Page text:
She did a lot to help crossdressers and crossdreamers find an identity and a voice. She has also helped other transgender groups through her activism. She functioned as an adviser to Harry Benjamin, probably the greatest scientist in the area of transgender and transsexual studies ever.

I believe she was onto something important when she argued that crossdressing is the way the suppressed feminine side of a man find its expression. I also believe she was right in saying that all men and women have both a feminine and a masculine side to their psyche.

Still, there are parts of her writing I find weak and unfounded. What's even worse is the fact that she played her own game of exclusion, which again helped fuel the transgender wars.

I have read some of her published papers, and what I find there explains why some "classic transsexuals" have come to hate the "transgender" as the plague.

It does not matter how much I try to read her text in an understanding manner, the final conclusion is that she did not really respect M2F transsexual women. She did not accept their experience of being complete women as valid.

The femmiphile

I must admit that this may sound strange, given that Prince for large parts of her life lived as a woman. She even modified her body to that effect. She legally registered as a woman. She took hormones. But she refused to define herself as a transsexual.

Instead she developed a elaborate philosophy where she established a new kind of man: the "femmiphilie", a man that manages to transcend the borders between the genders. In earlier papers Prince used the word "Femme-Personator".

In short: She accepted the idea of gender dysphoria (i.e. the idea that a man can have an inner need to express the cultural behavior of women), but she rejected sex dysphoria (i.e. a feeling of having the wrong body that is inborn and not a result of psychological or cultural factors).

She even came up with the term "transgenderist", which applies to M2Fs who adapt their bodies by hormones and other means, but who avoid genital surgery.

She played a central role in establishing one of the first transgender organizations, the Hose and Heels Club, which became the Foundation for Personality Expression (FPE), which later again became part of the Society for the Second Self or Tri-Ess.The FPE was limited to married heterosexual men, and excluded homosexual men, male-to-female transsexuals, and XX women.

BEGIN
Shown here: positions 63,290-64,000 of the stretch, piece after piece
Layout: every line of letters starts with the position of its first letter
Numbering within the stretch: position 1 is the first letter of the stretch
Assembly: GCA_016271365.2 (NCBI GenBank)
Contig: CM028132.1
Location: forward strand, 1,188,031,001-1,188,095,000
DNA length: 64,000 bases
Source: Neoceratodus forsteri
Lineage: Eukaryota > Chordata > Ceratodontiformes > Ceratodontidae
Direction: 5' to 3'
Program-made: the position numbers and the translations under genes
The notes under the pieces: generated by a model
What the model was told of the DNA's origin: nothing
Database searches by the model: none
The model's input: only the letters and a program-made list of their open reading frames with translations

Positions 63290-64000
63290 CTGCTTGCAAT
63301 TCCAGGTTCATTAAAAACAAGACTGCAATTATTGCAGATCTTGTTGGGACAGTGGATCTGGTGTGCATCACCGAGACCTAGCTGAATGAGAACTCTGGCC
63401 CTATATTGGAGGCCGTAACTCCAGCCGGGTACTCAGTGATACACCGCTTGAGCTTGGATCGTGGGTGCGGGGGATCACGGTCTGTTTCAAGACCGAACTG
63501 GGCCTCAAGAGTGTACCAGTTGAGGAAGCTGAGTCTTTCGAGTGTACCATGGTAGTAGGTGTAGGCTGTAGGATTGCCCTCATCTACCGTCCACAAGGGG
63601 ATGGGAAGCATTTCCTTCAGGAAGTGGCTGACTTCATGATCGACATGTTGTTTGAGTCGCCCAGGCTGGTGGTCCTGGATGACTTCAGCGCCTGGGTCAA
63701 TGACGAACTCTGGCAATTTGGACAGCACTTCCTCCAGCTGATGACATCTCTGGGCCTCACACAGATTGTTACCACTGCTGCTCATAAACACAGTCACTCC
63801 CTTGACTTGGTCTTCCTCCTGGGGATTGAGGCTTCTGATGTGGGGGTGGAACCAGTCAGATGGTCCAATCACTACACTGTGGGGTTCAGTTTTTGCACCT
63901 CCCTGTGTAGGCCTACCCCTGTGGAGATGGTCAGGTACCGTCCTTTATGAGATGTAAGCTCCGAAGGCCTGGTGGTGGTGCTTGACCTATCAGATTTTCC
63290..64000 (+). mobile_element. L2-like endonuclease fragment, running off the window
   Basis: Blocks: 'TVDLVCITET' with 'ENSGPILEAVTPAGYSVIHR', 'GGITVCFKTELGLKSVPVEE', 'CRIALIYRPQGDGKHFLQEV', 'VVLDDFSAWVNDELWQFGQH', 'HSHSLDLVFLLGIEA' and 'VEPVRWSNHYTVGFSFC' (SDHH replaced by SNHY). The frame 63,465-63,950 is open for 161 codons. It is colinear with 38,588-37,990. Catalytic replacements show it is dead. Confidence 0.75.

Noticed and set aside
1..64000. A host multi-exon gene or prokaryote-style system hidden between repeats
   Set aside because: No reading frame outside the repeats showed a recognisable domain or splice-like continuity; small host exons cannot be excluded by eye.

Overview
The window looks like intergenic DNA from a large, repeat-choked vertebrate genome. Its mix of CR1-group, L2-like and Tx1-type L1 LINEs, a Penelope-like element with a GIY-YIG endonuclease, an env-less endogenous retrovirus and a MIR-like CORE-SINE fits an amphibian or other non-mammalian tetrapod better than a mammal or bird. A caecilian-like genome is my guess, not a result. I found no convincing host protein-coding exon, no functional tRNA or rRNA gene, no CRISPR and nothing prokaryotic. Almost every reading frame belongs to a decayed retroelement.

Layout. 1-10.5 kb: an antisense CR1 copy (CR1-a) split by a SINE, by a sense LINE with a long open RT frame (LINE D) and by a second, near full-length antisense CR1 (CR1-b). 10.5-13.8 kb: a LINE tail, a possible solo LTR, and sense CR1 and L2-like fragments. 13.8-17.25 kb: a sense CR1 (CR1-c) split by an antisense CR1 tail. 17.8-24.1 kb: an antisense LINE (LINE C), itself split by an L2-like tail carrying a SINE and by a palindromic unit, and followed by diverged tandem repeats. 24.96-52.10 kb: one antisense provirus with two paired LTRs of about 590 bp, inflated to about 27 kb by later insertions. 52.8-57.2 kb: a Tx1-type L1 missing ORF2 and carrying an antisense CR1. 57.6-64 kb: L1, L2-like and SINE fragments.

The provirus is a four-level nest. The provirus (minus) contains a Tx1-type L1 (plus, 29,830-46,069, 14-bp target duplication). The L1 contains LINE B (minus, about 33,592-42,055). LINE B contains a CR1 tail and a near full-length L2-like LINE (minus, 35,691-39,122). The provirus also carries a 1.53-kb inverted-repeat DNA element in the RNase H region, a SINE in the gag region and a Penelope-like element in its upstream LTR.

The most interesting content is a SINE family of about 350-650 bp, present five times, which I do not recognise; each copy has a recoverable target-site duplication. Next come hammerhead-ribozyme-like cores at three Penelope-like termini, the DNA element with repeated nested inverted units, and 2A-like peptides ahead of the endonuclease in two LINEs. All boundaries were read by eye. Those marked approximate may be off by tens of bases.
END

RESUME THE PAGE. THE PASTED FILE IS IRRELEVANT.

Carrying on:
The historian Susan Stryker argues that the membership restrictions of the FPE was geared towards "protecting the privileges of predominantly white, middle-class men who used their money and access to private property to create as space in which they could express a stigmatized aspect of themselves in a way that didn't jeopardize their jobs or social standing."

Stryker continues:

"Prince herself took the leading role in driving wedges between transvestite, transsexual, gay and lesbian, and feminist communities, and she did not envisage an inclusive, expansive, progressive, and multifaceted transgender movement." (Susan Stryker: Transgender History, Berkeley 2008)

Transgenderist vs. transgender

As you can see the choice of the word "transgender" as an umbrella term for gender variant people was unfortunate, as the classic transsexuals now can claim that it means the same as the word invented by Price. It clearly doesn't.

"Transgenderist" is a term for a male to female transgender person who lives as a woman, but who does not undergo genital surgery.

"Transgender" is an umbrella term covering a variety of individuals, behaviors, and groups that diverge from the normative gender roles that the surrounding culture expects will follow from the sex of their bodies.

Some say the word transgender was first used in this new sense by the female to male transsexual Leslie Feinberg in 1992, others by Holly Boswell in 1991. They did definitely not define it in the same way as Prince understood the term "transgenderist".

Against surgery

Virginia Prince advised against unnecessary surgery, arguing that these conditions are more a question about cultural gender than biological sex.

According to Prince, "Womanhood is a gender phenomenon not a sexual one and moreover it must be learned by living, whether by a natural born female or by someone newly assigned to that status... Surgery can provide the genital alteration but no psychosurgery exists to construct a woman in the gender sense."

By saying so Prince is actually refuting the idea that there is any kind of inborn femininity (beyond the one that is common for all men and women). This explains partly why so many of the classic transsexuals are so adamant that surgery is needed for someone to be considered a true woman. This is a reaction to Prince saying that such surgery is not needed.